If Anne Page is the play's ultimate bachelorette, then Fenton is Windsor's most eligible bachelor. As the Host points out, "he capers, he dances, he has eyes of youth, he / writes verses, he speaks holiday, he smells April / and May" (3.2.65-67).
In other words, out of all the guys trying to make a run at Anne, Fenton is most definitely the best candidate for our girl. What's not to like about a guy who's young, likes to dance, writes poetry, is fun to talk with, and smells good? Anne seems to think he's pretty neat. That's why she blows off her parents' wishes and runs off to elope with the guy in the last act of the play.
What's that, you say? Fenton is completely broke and used to party like a rock star back in the day? Oh, yeah. We guess we forgot to mention that Fenton isn't exactly perfect. It's a good thing Anne's dad is around to remind everyone that former wild child Fenton is totally penniless. Fenton tells us all about why Master Page hates his guts in the following lines:
He doth object I am too great of birth,
And that, my state being galled with my expense,
I seek to heal it only by his wealth.
Besides these, other bars he lays before me—
My riots past, my wild societies— (3.4.5-9)
Okay, so Master Page doesn't want Fenton anywhere near his daughter because he thinks the guy is just another down-and-out aristocrat (like Falstaff) who has partied way too hard, blown through all the money he inherited, and wants to fix his financial problems by marrying a rich citizen's daughter. Is this really true? Let's see what Fenton has to say about all this when he chats up Anne:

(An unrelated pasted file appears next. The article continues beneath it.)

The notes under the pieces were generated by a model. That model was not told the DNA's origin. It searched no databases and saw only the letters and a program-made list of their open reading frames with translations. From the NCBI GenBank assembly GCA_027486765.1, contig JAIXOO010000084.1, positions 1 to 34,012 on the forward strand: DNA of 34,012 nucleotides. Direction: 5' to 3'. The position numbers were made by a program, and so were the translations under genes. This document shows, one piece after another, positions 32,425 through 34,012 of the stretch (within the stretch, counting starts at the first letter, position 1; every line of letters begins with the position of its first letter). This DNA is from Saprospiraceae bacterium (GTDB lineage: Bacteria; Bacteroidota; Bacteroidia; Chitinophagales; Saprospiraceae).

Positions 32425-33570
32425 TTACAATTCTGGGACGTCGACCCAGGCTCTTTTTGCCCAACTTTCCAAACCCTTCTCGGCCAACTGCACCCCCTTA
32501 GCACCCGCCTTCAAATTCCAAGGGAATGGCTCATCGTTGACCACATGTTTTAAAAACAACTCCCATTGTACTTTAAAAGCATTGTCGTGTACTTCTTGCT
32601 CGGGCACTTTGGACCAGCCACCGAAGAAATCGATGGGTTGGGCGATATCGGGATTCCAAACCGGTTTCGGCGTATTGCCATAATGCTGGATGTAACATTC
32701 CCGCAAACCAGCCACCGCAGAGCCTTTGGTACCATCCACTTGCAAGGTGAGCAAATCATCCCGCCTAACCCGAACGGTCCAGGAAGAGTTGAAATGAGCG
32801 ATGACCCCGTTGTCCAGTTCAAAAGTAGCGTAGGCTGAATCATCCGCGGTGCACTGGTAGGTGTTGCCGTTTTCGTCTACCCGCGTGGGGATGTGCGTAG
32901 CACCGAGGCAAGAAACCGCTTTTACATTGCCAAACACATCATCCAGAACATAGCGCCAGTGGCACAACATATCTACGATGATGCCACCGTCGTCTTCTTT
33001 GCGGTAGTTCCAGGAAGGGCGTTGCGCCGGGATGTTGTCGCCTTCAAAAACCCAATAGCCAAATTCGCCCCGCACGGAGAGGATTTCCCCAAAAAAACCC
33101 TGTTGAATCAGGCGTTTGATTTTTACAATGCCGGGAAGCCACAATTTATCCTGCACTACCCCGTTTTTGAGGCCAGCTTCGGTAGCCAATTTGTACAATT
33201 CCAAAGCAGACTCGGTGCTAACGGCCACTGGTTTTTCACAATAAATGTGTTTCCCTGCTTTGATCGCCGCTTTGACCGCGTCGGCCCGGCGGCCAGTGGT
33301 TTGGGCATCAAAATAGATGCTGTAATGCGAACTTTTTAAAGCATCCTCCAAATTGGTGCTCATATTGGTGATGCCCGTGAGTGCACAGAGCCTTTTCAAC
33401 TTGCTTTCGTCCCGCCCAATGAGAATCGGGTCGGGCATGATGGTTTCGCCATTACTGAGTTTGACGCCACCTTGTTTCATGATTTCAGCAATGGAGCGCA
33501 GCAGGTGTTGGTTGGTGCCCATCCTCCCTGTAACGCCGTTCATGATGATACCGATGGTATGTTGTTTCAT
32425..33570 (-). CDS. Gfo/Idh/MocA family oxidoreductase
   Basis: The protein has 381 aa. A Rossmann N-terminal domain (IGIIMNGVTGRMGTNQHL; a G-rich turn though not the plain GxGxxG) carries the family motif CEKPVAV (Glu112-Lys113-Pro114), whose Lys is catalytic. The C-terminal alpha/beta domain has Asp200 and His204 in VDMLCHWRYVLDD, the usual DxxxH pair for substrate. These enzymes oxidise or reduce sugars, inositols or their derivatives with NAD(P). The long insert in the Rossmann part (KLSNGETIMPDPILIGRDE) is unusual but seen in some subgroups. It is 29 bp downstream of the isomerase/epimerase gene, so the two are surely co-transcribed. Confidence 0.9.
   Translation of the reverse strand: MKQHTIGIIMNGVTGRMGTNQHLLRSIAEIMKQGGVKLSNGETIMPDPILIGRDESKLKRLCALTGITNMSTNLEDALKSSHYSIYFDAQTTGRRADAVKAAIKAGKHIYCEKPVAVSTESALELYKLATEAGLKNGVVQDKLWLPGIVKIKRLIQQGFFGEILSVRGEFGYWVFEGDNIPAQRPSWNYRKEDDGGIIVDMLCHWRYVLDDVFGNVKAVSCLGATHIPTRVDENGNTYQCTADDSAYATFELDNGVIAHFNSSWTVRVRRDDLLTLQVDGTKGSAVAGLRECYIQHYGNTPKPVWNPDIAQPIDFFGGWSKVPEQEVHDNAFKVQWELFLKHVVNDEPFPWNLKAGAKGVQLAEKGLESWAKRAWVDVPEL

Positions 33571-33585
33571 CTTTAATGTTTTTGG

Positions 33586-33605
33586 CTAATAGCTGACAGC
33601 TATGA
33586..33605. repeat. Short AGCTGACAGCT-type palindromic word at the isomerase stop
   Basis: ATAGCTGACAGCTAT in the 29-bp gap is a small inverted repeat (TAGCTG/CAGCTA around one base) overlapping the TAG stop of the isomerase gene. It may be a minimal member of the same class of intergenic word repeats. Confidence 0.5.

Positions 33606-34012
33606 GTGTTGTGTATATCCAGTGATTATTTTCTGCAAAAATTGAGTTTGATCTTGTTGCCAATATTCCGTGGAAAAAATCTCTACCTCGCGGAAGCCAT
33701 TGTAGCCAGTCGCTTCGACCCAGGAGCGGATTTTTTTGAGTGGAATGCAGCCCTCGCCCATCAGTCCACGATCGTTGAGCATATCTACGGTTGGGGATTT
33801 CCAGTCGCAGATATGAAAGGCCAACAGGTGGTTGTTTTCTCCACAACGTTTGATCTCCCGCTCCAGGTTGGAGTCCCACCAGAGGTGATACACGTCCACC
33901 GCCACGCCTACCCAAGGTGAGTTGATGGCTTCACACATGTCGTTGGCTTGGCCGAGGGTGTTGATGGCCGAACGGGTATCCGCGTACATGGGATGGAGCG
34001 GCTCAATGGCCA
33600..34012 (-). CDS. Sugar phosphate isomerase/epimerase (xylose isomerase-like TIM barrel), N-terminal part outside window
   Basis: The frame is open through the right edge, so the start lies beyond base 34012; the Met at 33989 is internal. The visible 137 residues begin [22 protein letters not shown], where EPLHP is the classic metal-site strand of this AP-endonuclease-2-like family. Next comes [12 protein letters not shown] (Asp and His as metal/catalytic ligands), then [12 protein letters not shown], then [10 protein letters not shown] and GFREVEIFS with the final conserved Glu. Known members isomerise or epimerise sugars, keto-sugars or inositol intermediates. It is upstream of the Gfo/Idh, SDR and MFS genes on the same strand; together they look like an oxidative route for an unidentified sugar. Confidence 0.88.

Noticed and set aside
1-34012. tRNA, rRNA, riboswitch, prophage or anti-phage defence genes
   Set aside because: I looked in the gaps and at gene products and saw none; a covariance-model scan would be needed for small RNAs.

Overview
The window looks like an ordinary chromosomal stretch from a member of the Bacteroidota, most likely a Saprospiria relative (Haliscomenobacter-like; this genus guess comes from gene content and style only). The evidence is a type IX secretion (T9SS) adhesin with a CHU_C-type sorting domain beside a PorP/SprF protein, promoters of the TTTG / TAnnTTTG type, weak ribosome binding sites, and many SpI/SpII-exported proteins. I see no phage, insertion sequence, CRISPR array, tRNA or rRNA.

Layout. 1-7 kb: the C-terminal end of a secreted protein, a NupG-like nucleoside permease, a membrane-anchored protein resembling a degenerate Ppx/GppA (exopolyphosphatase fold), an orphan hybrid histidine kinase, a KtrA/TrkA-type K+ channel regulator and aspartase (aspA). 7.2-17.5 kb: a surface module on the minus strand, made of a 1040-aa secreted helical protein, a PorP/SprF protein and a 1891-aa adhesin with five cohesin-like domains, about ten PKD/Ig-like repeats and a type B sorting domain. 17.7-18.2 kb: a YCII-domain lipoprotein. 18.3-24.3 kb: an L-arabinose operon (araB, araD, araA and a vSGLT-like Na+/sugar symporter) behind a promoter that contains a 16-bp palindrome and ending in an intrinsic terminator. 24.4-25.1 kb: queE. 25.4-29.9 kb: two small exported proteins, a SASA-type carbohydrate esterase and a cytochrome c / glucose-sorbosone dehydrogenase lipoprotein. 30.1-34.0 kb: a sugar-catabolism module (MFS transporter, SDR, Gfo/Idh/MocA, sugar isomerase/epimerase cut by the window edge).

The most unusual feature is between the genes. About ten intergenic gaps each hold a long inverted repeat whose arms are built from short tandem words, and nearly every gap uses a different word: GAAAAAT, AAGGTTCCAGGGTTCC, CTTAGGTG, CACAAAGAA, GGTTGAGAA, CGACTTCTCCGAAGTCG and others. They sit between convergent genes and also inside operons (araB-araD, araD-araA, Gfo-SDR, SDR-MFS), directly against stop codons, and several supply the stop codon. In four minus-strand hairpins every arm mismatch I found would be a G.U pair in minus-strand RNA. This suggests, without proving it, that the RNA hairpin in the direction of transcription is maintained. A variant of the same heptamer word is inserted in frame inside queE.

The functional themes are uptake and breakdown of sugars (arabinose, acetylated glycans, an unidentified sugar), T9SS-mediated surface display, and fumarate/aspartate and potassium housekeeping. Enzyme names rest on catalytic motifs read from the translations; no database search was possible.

Albeit I will confess thy father's wealth
Was the first motive that I wooed thee, Anne,
Yet, wooing thee, I found thee of more value
Than stamps in gold or sums in sealèd bags.
And 'tis the very riches of thyself
That now I aim at. (3.4.13-19)
Now this is interesting. Here, Fenton completely 'fesses up that, originally, he tried to woo Anne for her money. Gosh. Who does this remind us of. Oh! We know. That would be Bassanio, the broke dude who goes after a rich heiress named Portia in The Merchant of Venice. To tell you the truth, it also sounds a lot like Petruchio in The Taming of the Shrew. Remember him? He's the guy who comes right out and tells us that he's traveled to Padua to "wive it wealthily" (read: bag a rich wife). *Note to Kanye West: Elizabethan literature is chock full of "gold-digging" men, not women.
But what's even more interesting is that Fenton seems to have changed his fortune-hunting ways. He admits that he's actually fallen in love with Anne and "values" her more than her dad's cash. This is a pretty big deal because it's the first time in The Merry Wives of Windsor that we've seen anything close to romantic love. In the play, marriage and other kinds of heterosexual relationships usually boil down to one thing: money. Shakespeare uses Fenton as a mouthpiece to show us that, when it comes to marriage, young love triumphs over all else.